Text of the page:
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Respiratory outbreaks result in some restrictions

January 16, 2017   ·   0 Comments

By Marni Walsh

Wellington-Dufferin-Guelph Public Health (WDGPH) spokesperson Rita Sethi, Chief Nursing Officer and Director of Community Health and Wellness reported “an increase in the number of facilities reporting an influenza outbreak,” in response to inquiries from the Shelburne Free Press.

However, although retirement facilities, Dufferin Oaks in Shelburne and The Lord Dufferin Centre in Orangeville have respiratory outbreaks, she noted that influenza has not been confirmed.

As in any respiratory outbreak, such as currently effecting Dufferin Oaks residents, Ms. Sethi relayed that Public Health control measures are put in place; facilities are not quarantined, however there are restrictions on resident activities, new admissions and transfers.

Dave Holwell, Managing Director of the Lord Dufferin Centre in Orangeville, reported that although, like Dufferin Oaks, his retirement residence does not currently have an influenza situation, they “have some residents who have experienced some cold-like symptoms.”

“Residents with symptoms are isolated in accordance with guidelines from the Ministry of Health,” said Mr. Holwell. “The isolation is up to five days or until all symptoms are resolved, whichever is sooner. This helps to reduce the risk of spreading it to others.”

According to Public Health, “influenza, commonly known as the flu, is a viral infection of the respiratory tract that spreads easily from person to person. Onset of symptoms is typically sudden and includes fever, chills, cough, sore throat, nasal congestion, and muscle pain.”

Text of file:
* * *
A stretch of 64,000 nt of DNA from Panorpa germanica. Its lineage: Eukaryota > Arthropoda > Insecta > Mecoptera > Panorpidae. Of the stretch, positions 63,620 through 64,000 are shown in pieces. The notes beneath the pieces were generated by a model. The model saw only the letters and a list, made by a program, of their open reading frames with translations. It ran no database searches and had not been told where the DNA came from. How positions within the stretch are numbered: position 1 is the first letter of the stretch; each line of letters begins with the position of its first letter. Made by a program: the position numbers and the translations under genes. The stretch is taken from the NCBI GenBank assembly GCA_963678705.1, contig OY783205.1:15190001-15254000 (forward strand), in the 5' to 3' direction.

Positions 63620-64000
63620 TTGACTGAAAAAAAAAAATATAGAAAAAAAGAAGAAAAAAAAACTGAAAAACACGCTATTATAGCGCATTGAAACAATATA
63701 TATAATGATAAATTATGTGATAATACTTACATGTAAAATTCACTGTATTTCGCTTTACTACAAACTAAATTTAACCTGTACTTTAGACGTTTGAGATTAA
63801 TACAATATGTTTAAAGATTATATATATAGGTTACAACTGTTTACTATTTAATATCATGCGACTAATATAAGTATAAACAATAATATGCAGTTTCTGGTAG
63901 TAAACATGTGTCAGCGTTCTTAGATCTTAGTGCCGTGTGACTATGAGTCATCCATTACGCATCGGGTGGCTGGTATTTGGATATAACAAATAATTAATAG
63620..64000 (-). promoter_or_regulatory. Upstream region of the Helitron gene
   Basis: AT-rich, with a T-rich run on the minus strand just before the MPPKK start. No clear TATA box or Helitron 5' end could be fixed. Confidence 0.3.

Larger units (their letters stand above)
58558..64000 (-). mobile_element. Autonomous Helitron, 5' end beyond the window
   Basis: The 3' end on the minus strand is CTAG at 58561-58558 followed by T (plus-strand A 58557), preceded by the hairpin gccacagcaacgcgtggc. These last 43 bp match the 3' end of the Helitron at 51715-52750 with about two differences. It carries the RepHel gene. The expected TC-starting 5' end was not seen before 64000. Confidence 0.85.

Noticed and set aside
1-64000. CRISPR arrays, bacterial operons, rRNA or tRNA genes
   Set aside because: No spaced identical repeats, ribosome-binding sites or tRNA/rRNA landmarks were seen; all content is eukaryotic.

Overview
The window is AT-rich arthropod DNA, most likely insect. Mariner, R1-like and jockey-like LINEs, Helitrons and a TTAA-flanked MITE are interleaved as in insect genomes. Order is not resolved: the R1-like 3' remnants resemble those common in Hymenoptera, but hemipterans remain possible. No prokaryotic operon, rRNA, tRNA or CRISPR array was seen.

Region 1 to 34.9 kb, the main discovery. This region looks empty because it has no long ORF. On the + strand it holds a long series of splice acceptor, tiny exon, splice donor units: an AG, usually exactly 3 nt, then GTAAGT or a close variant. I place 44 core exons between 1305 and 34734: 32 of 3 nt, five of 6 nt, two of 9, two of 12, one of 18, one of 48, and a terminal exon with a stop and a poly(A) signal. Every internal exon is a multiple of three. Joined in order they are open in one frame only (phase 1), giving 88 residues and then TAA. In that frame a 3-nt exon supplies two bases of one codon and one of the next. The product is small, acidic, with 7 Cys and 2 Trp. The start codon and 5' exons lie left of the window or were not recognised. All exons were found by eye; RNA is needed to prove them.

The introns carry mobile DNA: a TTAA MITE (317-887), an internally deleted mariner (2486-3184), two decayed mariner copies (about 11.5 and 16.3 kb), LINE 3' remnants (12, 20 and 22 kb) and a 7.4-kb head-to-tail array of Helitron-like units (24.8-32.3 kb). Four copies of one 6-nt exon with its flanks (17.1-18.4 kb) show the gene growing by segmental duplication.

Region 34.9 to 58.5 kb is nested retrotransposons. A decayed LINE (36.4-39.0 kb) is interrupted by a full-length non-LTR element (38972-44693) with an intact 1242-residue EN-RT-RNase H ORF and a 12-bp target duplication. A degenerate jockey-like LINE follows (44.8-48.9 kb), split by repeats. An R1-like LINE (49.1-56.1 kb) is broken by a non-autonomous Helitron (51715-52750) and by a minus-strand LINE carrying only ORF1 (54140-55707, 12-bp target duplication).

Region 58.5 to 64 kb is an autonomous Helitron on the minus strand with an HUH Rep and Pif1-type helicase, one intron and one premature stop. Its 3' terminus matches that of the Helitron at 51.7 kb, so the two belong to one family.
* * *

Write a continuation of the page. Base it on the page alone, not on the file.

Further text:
WDGPH reports, “They are “just starting to see an increased number of lab-confirmed flu cases in the community.”

The spokesperson advises that it is not too late to get a flu shot to prevent getting the flu, informing the Shelburne Free Press that this year’s vaccine is a good match to what is circulating right now.

As the flu season progresses, it is not uncommon to see a second wave of influenza, with a second strain which may or may not be in the vaccine.

“Based on surveillance data, we anticipate a peak in influenza cases in the next couple of weeks,” reports the Public Heath Office.

Those most at risk for developing health complications include “children less than five years of age, adults more than 65 years of age, and individuals with chronic diseases, such as diabetes and cancer.”

Public Health promotes “regular hand washing” and “the influenza vaccine” as “the best way to protect oneself and others from the flu.”

The number of influenza cases in Ontario rose significantly over the holiday season starting with a significant jump during the week of December 11.

Public Health in Middlesex–London is the first public health area to report widespread cases of influenza.



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